weekly blog--one for the ages
Aging, or senescence as it is sometimes called, is an inevitable progressive deterioration of physiological function with increasing age, demographically characterized by an age-dependent increase in mortality and decline of fecundity (capacity to produce an abundance of offspring). Or so you would think.
The truth is that aging is not universal. Some animals and many plants have escaped from aging entirely. Many more pass through long periods of their lives without aging. Some plants and animals die when they are done reproducing as evolutionary theory predicts; but among those that long outlive their fertility, there are some that don’t tend to their children or grandchildren. A few animals and many plants don’t age at all, but grow larger and stronger and more fertile through their entire lifespans. Some even have been observed to regress from mature states, and start life anew as larvae, with a full life expectancy ahead of them.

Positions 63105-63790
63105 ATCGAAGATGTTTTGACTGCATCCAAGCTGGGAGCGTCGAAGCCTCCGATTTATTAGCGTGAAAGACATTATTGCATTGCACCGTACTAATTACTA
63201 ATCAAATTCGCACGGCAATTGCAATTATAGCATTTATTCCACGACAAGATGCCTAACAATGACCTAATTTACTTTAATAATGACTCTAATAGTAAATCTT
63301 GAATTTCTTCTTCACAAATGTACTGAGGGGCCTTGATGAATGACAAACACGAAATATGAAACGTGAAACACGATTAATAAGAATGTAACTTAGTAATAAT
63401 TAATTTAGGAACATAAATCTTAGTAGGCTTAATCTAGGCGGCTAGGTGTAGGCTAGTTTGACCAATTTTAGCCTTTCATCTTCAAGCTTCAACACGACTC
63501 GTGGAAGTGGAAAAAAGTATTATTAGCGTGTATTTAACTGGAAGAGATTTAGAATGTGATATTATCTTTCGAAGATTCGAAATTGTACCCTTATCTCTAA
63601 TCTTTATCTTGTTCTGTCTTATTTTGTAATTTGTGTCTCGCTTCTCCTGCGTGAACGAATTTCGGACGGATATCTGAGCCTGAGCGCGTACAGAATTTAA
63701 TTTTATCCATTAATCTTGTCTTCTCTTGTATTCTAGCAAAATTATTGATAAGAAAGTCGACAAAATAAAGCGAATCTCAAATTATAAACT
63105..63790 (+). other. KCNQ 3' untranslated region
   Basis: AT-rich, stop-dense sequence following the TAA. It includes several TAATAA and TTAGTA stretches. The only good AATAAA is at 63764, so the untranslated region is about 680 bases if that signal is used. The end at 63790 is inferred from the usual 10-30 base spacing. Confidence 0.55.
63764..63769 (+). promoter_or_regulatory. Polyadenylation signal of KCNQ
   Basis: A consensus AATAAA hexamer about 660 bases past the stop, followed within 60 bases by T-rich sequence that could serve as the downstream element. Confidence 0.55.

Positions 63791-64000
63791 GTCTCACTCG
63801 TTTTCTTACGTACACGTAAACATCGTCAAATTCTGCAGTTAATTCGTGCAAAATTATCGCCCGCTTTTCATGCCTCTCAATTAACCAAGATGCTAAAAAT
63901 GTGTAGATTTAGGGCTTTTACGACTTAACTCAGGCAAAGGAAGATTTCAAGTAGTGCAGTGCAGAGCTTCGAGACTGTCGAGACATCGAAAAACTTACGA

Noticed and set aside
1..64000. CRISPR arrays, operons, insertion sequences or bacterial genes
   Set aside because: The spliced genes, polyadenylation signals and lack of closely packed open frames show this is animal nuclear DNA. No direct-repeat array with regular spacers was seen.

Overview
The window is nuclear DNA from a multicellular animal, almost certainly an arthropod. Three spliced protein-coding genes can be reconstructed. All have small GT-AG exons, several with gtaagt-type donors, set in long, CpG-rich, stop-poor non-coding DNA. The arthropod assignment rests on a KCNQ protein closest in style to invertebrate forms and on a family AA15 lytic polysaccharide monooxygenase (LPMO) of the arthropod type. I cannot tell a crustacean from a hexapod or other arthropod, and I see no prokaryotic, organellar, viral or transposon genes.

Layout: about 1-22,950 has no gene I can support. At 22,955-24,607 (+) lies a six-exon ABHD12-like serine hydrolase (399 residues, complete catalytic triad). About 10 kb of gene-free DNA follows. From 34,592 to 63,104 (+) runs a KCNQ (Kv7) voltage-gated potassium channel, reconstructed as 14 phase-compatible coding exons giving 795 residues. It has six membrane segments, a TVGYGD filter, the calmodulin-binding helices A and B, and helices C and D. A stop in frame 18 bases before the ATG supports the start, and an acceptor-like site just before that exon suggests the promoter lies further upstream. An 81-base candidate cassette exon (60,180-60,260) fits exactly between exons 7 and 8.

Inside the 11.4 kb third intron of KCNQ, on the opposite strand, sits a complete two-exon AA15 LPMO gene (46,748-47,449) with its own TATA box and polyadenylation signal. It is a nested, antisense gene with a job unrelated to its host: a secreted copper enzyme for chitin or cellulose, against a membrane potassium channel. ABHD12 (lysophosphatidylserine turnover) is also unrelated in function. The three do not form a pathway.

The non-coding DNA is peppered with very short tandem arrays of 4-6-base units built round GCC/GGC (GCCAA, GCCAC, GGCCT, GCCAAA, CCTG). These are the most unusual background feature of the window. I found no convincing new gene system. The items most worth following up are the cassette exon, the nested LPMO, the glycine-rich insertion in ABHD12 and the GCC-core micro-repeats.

The lingering question: can aging in humans be reversed?
The Varieties of Aging in Nature
The Evolution of Aging
The Role of Senescent Cells in Aging
To Stay Young, Kill Zombie Cells
Can Aging Be Reversed